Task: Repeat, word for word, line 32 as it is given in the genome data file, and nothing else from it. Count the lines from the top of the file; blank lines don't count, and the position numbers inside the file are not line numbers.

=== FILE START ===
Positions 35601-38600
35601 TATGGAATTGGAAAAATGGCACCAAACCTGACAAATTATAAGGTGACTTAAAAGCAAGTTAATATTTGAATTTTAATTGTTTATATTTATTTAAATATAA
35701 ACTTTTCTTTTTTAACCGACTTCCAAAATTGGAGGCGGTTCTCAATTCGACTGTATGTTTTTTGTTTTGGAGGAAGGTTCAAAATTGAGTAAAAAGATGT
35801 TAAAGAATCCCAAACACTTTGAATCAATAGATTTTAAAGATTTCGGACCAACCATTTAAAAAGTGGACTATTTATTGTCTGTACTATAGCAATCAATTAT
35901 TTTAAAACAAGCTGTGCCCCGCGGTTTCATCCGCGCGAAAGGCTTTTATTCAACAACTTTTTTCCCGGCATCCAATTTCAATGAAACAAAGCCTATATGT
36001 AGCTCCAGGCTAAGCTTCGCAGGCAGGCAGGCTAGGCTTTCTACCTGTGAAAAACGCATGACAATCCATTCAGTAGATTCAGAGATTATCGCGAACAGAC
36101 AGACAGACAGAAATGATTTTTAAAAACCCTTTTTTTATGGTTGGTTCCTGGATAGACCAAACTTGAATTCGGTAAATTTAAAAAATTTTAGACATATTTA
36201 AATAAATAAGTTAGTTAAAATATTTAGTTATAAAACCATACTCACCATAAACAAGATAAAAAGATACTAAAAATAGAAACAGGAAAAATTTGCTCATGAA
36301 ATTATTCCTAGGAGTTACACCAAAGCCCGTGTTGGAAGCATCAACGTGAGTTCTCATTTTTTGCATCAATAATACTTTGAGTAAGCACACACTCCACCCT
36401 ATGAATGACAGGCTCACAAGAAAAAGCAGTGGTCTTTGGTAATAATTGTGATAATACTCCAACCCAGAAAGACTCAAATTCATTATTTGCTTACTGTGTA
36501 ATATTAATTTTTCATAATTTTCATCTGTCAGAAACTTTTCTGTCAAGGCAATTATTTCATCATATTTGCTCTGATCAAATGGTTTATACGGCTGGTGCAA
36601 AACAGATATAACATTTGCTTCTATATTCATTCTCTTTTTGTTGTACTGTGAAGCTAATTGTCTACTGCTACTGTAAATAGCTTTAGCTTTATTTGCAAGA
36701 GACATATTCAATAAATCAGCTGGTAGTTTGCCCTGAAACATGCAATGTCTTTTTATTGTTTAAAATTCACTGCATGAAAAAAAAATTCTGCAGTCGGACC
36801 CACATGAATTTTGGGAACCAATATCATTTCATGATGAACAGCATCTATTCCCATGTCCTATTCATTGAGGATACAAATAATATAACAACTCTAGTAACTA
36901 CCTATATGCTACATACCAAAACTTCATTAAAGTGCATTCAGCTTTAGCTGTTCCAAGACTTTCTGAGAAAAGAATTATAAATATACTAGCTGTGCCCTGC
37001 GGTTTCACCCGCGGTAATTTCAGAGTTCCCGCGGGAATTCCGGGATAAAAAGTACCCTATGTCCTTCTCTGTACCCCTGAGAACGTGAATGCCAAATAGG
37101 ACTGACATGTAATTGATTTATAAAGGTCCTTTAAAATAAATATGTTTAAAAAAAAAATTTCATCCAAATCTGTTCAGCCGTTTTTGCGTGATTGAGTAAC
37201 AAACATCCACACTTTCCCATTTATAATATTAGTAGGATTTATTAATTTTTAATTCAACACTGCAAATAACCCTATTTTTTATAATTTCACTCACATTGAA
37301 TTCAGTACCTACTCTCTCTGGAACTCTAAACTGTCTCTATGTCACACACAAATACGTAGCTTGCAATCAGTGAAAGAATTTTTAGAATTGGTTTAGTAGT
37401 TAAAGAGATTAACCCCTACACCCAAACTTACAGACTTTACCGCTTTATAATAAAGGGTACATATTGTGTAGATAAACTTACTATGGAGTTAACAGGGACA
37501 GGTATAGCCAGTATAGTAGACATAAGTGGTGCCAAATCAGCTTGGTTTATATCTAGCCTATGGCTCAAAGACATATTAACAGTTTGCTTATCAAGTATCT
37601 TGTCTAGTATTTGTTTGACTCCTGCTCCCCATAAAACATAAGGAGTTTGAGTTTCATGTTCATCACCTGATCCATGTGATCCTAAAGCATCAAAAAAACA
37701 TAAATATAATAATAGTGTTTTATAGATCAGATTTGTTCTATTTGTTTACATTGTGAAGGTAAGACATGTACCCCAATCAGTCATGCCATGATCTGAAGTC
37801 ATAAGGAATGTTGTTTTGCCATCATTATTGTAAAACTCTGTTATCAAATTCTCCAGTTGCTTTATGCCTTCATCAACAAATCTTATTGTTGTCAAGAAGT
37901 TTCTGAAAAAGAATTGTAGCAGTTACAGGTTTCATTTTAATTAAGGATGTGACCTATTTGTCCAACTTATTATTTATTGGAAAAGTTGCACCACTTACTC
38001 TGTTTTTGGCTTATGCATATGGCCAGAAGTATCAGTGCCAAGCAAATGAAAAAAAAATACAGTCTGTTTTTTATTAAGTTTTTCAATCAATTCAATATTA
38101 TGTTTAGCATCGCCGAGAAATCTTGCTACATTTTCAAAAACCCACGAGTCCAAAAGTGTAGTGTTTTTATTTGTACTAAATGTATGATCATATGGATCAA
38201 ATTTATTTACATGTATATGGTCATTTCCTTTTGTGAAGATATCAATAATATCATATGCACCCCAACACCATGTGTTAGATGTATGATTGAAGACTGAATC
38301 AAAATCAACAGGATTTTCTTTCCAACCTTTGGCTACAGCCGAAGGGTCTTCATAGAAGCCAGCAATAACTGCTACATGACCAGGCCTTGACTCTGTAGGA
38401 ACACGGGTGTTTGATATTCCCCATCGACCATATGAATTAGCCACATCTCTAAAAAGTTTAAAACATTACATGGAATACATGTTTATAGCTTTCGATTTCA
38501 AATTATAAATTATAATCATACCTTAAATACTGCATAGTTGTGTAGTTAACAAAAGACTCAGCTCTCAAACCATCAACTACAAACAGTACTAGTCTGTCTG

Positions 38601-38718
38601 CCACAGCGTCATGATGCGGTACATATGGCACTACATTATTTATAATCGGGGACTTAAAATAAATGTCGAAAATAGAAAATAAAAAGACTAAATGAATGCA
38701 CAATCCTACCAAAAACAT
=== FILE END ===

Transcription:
Positions 38601-38718